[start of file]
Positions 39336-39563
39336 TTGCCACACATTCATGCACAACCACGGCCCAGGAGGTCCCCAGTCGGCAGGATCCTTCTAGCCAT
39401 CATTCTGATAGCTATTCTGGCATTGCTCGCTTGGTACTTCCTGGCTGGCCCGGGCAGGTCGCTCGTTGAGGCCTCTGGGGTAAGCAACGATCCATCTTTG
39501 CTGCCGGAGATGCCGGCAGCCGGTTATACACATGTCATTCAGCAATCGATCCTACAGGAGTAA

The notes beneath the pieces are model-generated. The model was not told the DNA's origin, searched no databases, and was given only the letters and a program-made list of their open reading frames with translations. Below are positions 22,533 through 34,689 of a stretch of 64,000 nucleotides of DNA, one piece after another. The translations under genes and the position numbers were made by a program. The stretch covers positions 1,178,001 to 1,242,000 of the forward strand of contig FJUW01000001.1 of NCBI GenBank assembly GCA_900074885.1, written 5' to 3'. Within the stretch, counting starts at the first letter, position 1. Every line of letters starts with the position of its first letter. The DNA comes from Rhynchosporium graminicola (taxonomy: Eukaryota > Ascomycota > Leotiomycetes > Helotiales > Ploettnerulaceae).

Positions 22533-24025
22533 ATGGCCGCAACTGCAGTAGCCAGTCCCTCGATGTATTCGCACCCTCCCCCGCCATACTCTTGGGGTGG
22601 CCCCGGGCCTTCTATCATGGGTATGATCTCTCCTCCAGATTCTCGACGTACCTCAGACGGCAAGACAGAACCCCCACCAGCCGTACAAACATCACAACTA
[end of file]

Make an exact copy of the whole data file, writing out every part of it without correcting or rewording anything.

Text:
Positions 39336-39563
39336 TTGCCACACATTCATGCACAACCACGGCCCAGGAGGTCCCCAGTCGGCAGGATCCTTCTAGCCAT
39401 CATTCTGATAGCTATTCTGGCATTGCTCGCTTGGTACTTCCTGGCTGGCCCGGGCAGGTCGCTCGTTGAGGCCTCTGGGGTAAGCAACGATCCATCTTTG
39501 CTGCCGGAGATGCCGGCAGCCGGTTATACACATGTCATTCAGCAATCGATCCTACAGGAGTAA

The notes beneath the pieces are model-generated. The model was not told the DNA's origin, searched no databases, and was given only the letters and a program-made list of their open reading frames with translations. Below are positions 22,533 through 34,689 of a stretch of 64,000 nucleotides of DNA, one piece after another. The translations under genes and the position numbers were made by a program. The stretch covers positions 1,178,001 to 1,242,000 of the forward strand of contig FJUW01000001.1 of NCBI GenBank assembly GCA_900074885.1, written 5' to 3'. Within the stretch, counting starts at the first letter, position 1. Every line of letters starts with the position of its first letter. The DNA comes from Rhynchosporium graminicola (taxonomy: Eukaryota > Ascomycota > Leotiomycetes > Helotiales > Ploettnerulaceae).

Positions 22533-24025
22533 ATGGCCGCAACTGCAGTAGCCAGTCCCTCGATGTATTCGCACCCTCCCCCGCCATACTCTTGGGGTGG
22601 CCCCGGGCCTTCTATCATGGGTATGATCTCTCCTCCAGATTCTCGACGTACCTCAGACGGCAAGACAGAACCCCCACCAGCCGTACAAACATCACAACTA